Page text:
Catching the Bug
I was visiting New York with family, scoping out my future possible home and on my way to a pivotal meeting with an editor at Vogue Magazine--a meeting that would later grant me this internship at Chic.
I remember running through the streets of New York like a crazed person, hair standing up straight on end and tote bag banging against my bony hip. I must have run about twenty city blocks trying to find the correct subway, and then when I finally did, I wandered through it like a solicitor, except instead of begging for money, I was begging for direction.
"Does this train go to the World Trade Center?" I asked with wide eyes almost everyone on that train. Each person simply stared at me and then directed their eyes to the giant neon sign flashing: Last stop, World Trade Center. This didn't phase me. I didn't stop asking.
Eventually, I made my way to a young, scruffy looking Latino man with one earphone in and a backpack slung over his shoulder.
"Excuse me," I began, sitting down next to him, "Does this train go to the World Trade Center?"
"Yes," he politely responded, smiling at me. "It's the last stop."
"Thank you," I breathed, relieved to learn something I honestly already knew.
After explaining to him what I was doing at the World Trade Center and my intentions of eventually moving to New York, he beamed at me. "I just moved here two years ago, and it's the best decision I've ever made."
The man, who I later discovered was Andres, had moved to New York from Riverside, CA (small world) to pursue a career in architecture, which is exactly what he does. He lives in a one-bedroom in Brooklyn and commutes to Manhattan during the week. He's never felt more alive; the energy is palpable for him.
"I've lived here in a past life," Bella says to me, nodding like nothing has ever made more sense. "Like in the 50s or 60s...yeah. I was here before. I felt it when I moved here."
My roommate Bella moved here three years ago from Louisiana, determined to pursue a career in fashion and launch her own eco-friendly line of women's wear. She came straight to New York from a small town where she felt she had nothing to do--a town she was aching to escape. A town that made her feel like a prisoner, a town that made her feel like she could only ever get so far.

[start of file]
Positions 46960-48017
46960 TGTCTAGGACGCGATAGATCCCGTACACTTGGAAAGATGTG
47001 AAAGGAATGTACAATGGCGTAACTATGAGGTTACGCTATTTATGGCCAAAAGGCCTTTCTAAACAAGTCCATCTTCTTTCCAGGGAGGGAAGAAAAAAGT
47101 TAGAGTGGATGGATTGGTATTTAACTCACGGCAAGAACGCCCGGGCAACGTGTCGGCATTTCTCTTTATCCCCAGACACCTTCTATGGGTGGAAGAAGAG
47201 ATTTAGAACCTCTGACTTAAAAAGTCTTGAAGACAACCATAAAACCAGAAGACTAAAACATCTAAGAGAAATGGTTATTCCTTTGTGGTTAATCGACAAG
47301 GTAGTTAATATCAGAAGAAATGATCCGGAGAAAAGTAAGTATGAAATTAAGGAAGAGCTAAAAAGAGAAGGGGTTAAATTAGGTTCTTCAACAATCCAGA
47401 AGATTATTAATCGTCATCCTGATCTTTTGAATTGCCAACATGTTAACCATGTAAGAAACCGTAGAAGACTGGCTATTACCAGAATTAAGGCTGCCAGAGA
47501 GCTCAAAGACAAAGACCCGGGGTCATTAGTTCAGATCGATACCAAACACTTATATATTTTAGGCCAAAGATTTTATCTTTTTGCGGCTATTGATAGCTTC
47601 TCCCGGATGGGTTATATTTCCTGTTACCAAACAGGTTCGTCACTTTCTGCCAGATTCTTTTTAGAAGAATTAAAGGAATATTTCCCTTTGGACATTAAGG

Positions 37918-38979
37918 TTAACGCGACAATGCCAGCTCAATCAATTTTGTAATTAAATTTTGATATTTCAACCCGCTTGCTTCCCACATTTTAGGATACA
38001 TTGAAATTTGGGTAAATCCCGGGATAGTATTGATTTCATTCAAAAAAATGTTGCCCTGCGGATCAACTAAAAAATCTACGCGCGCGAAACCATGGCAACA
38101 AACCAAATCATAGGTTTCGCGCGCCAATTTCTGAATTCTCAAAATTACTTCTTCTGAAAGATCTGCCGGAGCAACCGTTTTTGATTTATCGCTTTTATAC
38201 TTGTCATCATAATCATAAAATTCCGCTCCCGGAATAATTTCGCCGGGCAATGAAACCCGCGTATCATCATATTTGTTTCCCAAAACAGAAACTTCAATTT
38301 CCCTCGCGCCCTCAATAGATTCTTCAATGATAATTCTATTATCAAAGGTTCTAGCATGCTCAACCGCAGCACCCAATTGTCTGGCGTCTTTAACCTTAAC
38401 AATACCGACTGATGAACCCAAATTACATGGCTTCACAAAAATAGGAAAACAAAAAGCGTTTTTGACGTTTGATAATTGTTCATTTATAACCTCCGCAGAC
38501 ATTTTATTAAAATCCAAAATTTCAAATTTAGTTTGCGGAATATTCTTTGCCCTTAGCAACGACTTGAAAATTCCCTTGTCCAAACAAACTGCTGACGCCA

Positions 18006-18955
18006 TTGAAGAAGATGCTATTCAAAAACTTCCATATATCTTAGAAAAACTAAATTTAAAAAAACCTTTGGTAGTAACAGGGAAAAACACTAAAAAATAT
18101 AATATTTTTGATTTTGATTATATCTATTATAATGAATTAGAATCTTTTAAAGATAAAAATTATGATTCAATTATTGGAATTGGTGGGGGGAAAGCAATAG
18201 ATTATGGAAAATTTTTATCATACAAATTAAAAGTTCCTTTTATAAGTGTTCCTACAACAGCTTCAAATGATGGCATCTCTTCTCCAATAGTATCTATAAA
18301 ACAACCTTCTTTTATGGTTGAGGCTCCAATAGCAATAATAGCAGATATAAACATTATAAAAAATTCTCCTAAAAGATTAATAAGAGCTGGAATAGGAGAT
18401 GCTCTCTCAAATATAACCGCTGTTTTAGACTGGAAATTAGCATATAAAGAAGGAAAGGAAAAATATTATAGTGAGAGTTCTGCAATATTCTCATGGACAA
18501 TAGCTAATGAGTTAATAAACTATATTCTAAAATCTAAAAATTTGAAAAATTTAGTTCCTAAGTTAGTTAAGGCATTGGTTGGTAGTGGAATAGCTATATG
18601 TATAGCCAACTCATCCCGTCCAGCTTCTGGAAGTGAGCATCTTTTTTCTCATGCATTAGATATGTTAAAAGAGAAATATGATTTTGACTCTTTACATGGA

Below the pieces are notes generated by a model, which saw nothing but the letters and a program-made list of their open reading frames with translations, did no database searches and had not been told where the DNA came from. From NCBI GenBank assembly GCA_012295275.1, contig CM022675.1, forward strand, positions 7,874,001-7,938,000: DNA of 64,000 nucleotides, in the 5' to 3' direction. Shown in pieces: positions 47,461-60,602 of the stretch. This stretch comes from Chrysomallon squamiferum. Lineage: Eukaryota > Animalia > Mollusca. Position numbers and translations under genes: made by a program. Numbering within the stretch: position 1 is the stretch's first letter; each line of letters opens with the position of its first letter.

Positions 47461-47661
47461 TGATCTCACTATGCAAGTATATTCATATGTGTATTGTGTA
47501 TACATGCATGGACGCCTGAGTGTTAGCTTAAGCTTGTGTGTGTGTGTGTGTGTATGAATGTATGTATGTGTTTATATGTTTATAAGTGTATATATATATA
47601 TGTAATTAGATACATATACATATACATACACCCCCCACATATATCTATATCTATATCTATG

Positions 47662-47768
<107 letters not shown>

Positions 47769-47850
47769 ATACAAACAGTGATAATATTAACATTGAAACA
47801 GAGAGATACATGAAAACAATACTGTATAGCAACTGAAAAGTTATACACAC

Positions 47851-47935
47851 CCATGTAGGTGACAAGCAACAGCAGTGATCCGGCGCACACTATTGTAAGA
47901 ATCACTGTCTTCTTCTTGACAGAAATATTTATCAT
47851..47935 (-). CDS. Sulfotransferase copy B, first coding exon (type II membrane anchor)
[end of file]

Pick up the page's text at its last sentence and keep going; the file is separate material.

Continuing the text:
"I was with him for three years," Ana tells me, scooping a mouthful of soup into her mouth. She glances up at the ceiling, smiling as if at a private joke. "I was going to marry him, have kids with him, be with him forever, just because that's what you do. Then one day I woke up and said, what am I doing?" She looks at me dead on, boring into me with her dark, kohl-rimmed eyes. "So I left."
Ana, my other roommate, came to the City a year ago from a small town in Texas with one suitcase. She went from sharing a giant apartment with her boyfriend to splitting a one-bedroom with Bella and an endless stream of AirBnb-ers. She's never been happier.
"This city is totally for me," Jenna nods, twirling a strand of auburn hair around her finger thoughtfully. "It's not for everyone, but it's for me. I couldn't imagine living anywhere else."
Jenna is a market editor at Chic Magazine and moved to New York seven years ago to pursue a career at the New York City Ballet. While hustling at various assistant positions to support her dance career, she realized that while dance will always have a special place in her heart, fashion was her true calling.
"So, you think this is what you want to do?" Jenna asks me excitedly, leaning towards me over our cups of coffee. She watches me eager, like we're in some kind of conspiracy together. "You want to move here once you graduate, work in fashion?"
"It was hard at first, sure," Crystal says, nodding her head and staring out the window of our office at Chic. "I missed my family so much; I cried almost every night. But eventually I realized this is my town." Here, her serious face melts into an unconscious smile. She looks romantic, fingering her necklace and looking down like a bashful schoolgirl talking about a crush. "I love it here," she murmurs.